Ten Practical Tips for a Best Possible Medication History
This article was reproduced with permission from the authors.
Original article from geriatric-ed.com.
- Be proactive. Gather as much information as possible prior to seeing the patient. Include primary medication histories, provincial database information, and medications vials/ lists.
- Prompt questions about non-prescription categories: over the counter drugs, vitamins, recreational drugs, herbal/traditional remedies.
- Prompt questions about unique dosage forms: eye drops, inhalers, patches, and sprays.
- Don’t assume patients are taking medications according to prescription vials. Ask about recent changes initiated by either the patient or the prescriber.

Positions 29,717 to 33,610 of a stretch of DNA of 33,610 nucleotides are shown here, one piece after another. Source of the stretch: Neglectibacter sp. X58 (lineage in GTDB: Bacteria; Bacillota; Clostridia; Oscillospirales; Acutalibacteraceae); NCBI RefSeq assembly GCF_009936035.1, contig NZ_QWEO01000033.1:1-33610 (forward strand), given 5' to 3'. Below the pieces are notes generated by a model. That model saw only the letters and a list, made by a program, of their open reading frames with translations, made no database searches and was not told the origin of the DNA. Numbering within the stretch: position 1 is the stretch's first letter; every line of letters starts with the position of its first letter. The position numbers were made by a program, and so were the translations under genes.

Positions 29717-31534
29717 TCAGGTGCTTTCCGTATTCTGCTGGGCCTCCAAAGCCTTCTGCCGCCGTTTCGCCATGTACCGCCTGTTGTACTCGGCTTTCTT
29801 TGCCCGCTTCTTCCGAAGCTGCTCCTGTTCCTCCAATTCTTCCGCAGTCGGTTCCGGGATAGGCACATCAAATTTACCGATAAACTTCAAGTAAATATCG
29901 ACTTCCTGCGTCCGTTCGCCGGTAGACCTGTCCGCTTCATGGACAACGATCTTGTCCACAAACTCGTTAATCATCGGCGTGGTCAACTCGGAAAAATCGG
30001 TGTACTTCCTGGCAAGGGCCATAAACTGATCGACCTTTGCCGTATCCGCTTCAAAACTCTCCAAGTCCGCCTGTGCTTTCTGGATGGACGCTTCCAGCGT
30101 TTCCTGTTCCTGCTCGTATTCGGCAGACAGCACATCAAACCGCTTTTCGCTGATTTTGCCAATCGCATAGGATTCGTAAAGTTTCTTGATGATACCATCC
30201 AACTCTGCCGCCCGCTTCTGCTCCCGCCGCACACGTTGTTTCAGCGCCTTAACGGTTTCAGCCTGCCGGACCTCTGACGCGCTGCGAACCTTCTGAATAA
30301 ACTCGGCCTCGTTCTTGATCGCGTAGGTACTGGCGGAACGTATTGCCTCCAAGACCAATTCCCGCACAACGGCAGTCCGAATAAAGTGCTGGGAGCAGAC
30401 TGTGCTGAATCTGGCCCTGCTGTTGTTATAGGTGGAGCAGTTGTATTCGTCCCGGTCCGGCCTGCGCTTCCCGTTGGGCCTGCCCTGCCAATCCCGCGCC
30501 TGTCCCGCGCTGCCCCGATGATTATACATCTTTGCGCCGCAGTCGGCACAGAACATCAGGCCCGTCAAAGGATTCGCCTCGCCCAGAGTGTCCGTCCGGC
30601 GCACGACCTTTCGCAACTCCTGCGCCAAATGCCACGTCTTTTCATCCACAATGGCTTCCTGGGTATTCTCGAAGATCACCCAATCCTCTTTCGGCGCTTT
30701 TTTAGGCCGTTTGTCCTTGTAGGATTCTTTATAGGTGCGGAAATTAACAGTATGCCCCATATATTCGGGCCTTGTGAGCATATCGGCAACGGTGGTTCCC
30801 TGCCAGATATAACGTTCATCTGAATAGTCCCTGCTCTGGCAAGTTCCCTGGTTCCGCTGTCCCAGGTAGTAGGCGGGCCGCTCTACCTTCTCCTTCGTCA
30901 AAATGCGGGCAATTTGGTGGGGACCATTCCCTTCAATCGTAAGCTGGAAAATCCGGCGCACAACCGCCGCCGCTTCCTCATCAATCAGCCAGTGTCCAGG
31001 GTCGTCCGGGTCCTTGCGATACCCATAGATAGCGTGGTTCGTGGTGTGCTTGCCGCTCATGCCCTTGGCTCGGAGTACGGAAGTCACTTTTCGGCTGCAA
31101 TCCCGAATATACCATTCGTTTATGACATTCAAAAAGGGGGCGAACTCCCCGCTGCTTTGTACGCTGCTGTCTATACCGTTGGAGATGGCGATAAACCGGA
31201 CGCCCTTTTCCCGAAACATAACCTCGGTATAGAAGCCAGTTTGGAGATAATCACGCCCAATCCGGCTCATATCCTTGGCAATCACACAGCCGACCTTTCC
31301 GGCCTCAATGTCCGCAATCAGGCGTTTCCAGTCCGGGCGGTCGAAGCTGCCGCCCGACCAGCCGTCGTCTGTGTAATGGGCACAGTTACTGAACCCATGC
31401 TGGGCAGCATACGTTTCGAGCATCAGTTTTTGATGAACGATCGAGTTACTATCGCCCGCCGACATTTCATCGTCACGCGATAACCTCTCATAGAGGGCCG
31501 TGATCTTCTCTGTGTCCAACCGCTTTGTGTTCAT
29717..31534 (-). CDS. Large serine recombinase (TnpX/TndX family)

- Use open-ended questions: “Tell me how you take this medication?”
- Use medical conditions as a trigger to prompt consideration of appropriate common medications: “When you get short of breath, what medications do you take?”
- Consider patient adherence with prescribed regimens: “Has the medication been recently filled?”
- Verify accuracy: validate with at least two sources of information.
- Obtain community pharmacy contact information: anticipate and inquire about multiple pharmacies.
- Use a BPMH trigger sheet or a systematic process /interview guide like the one found here. Include efficient order/optimal phrasing of questions and prompts for commonly missed medications